I spoke in my last post about a boy from DRC who’s facing challenges. I thought, in this post, I would talk about DRC itself, at least one small part of that sprawling country.
A few weeks ago, I was in Lubumbashi, the capital of Katanga Province in the DRC. It is the southern-most province, with Lubumbashi a stone’s-throw from the Zambian border. It is also one of the ‘secessionist’ provinces of the 1960s – then-governor Moise Tshombe tried, but failed, to lead Katanga out of the DRC. It is where deposed prime minister Patrice Lumumba was taken by his captors and assassinated in 1961.
Provinces are led by governors (similar to our Premiers in South Africa) who, in the past, were appointed to their positions. However, the incumbent, Moise Katumbi, became the first elected governor of Katanga in 2007. Of mixed race (he is half Congolese, half Greek Jew), he is a very successful businessman who spent some time living in South Africa in the early 2000s. By all accounts, he seems to be doing a reasonable job as governor and is being punted by some as a possible future president of the country.
I was in DRC at an NGO workshop which was discussing human rights and development. The governor was invited to attend and not only came to the opening, but also the closing – and then invited delegates to visit him at his offices on the day following the workshop. The visit to his offices took place on a Saturday, an ordinary working day for him, it seemed.
He appears to be a warm, relaxed, accessible man and not overly concerned with pomp and ceremony. In the evening of the second day, I watched him arrive at the hotel where the workshop was being held. He leapt out of the car as it rolled to a halt, not waiting, as many politicians do, for someone else to open the door for him.
When we met with him on the Saturday morning, we discussed, amongst other things, crime. He proudly stated that, in Lubumbashi, it was possible to leave your house open and no-one would break in. I don’t know whether this is universally true in Lubumbashi or in DRC as a whole (and he was making comparisons with his experiences in Bryanston in South Africa where many houses are like fortresses), but we did notice a couple of other interesting indications that crime levels in Lubumbashi are indeed very low.
Across the road from our hotel in the centre of town was a small run-down park. Actually most of Lubumbashi is run-down. It has a very provincial air and most buildings in town are in need of repair and maintenance. The country is still in the throes of war (the M23 situation in the north-east was not yet properly resolved when we were there), and Lubumbashi is not receiving the same development attention as perhaps is the case with Kinshasa.
In front of the park, on the pavement is a curved line of steel tables. From these tables, traders sell cultural artifacts made of bright green malachite, copper and brass. Bangles, necklaces, carvings, little boxes – there is a wide variety of items, none of which sells for less than $1 US.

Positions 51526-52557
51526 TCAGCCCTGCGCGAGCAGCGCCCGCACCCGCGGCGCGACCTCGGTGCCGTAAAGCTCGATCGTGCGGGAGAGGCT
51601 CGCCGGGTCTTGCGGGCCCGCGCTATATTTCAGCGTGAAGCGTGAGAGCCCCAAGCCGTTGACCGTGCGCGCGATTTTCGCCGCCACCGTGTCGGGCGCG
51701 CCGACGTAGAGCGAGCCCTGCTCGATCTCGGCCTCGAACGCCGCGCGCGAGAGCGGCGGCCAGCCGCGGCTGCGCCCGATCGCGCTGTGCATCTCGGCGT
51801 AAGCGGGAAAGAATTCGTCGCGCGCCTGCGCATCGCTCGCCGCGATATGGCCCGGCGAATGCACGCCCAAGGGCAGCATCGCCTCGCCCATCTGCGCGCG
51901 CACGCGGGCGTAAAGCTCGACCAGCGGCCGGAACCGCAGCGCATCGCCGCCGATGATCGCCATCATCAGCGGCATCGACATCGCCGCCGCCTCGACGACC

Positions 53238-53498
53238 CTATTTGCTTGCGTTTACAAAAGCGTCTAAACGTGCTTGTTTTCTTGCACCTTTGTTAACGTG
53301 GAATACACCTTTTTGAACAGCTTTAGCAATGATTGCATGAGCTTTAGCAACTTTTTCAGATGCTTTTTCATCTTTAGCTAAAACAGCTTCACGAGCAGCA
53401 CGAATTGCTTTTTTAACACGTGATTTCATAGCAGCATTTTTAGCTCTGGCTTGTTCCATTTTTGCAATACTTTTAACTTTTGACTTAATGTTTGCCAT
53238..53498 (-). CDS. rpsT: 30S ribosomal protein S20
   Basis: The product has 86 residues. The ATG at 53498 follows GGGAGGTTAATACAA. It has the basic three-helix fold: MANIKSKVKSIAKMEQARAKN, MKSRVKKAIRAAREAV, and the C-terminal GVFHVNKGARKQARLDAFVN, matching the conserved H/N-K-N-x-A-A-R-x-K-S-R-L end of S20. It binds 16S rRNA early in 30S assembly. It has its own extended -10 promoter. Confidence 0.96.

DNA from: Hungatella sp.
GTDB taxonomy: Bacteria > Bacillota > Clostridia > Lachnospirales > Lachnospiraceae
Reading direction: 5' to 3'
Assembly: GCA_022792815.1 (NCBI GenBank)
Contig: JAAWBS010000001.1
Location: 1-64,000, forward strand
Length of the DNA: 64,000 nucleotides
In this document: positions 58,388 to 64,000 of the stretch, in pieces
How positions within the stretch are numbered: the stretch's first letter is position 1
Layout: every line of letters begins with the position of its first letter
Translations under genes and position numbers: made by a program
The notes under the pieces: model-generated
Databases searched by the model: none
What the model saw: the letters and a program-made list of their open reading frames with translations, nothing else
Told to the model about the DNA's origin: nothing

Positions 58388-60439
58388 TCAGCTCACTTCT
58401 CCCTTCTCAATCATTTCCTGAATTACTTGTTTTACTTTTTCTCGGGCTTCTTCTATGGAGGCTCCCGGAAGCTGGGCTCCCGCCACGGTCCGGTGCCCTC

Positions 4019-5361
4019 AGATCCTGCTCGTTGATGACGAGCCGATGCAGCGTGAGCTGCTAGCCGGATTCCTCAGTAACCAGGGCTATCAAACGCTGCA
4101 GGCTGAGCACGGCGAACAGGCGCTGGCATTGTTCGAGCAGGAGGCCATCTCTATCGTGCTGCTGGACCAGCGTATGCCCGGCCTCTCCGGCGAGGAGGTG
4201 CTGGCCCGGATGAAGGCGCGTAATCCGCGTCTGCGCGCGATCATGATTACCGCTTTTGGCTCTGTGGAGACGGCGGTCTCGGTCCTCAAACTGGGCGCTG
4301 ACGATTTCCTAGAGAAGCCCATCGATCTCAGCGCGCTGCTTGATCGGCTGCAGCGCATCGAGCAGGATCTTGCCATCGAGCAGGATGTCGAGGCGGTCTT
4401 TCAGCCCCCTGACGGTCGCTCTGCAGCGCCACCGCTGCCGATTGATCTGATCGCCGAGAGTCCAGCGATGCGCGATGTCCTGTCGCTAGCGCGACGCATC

The remarkable thing about all this is that the tables are not fixed into the ground, nor are they chained to each other or the fence of the park. They stand free. And they stand there day and night, with no security, and no one attempts to steal them.
If this is surprising to someone living in Johannesburg where metal of all types is constantly being stolen for recycling, consider what these traders do with their goods at night. They don’t take them away to a secure place elsewhere. No.
Behind the fence of the park (and it is not a high fence – it would very easy to get over it, using the tables as a stepping stone), is an array of trunks, mostly metal. In these trunks, the traders store their wares until they return to lay them out for sale the next morning. Each trunk probably holds around $1 000 worth of goods. Those trunks that are locked are secured with cheap padlocks.
We were there for five days and watched the daily routine of unpacking, laying out, selling, removing and packing away the craftwork. We had no reason to think that the routine was any different before we came or after we left. It is inconceivable to think that traders in Johannesburg or other places in South Africa would be able to leave a trunk full of goods in an open place overnight and expect to find it intact in the morning.
The other manifestation of this low level of lawlessness was the money-changers. It may not be entirely legal, but much of the currency exchange in Lubumbashi happens on the streets. ‘Bankers’ sit behind narrow boxes marked on the side with a $ sign. On top of the box is a large wad of Congolese francs, held together with paper clips and rubber bands. Each chunk of money must be the equivalent of R1 000 or more.
Such trade would not last a day in Johannesburg.
We were told that there is a very low tolerance amongst the Congolese people for crime, that if someone were to try and steal money from one of the ‘street banks’, other people in the street would all assist in trying to catch the thief and probably dispense justice there and then.
The DRC is not a paradise. It remains a country at war with itself, with terrible atrocities that have been committed in pursuance of that war. It is also not entirely free of crime and this is perhaps increasing somewhat as a result of job lay-offs and the increasing number of people coming to Lubumbashi in search of opportunity. But it was very refreshing to be in a place where we felt safe walking in the streets, even late at night, and crime did not dominate the national psyche as it does in South Africa.
It also raises questions about whether it is fair for us as South Africans to blame foreign nationals for the high levels of crime in our own country. I would suggest it has a lot more to do with ineffective law enforcement and poor urban management.
Oh yes. The streets of Lubumbashi are also much cleaner than the streets of our Joburg inner city. Just saying.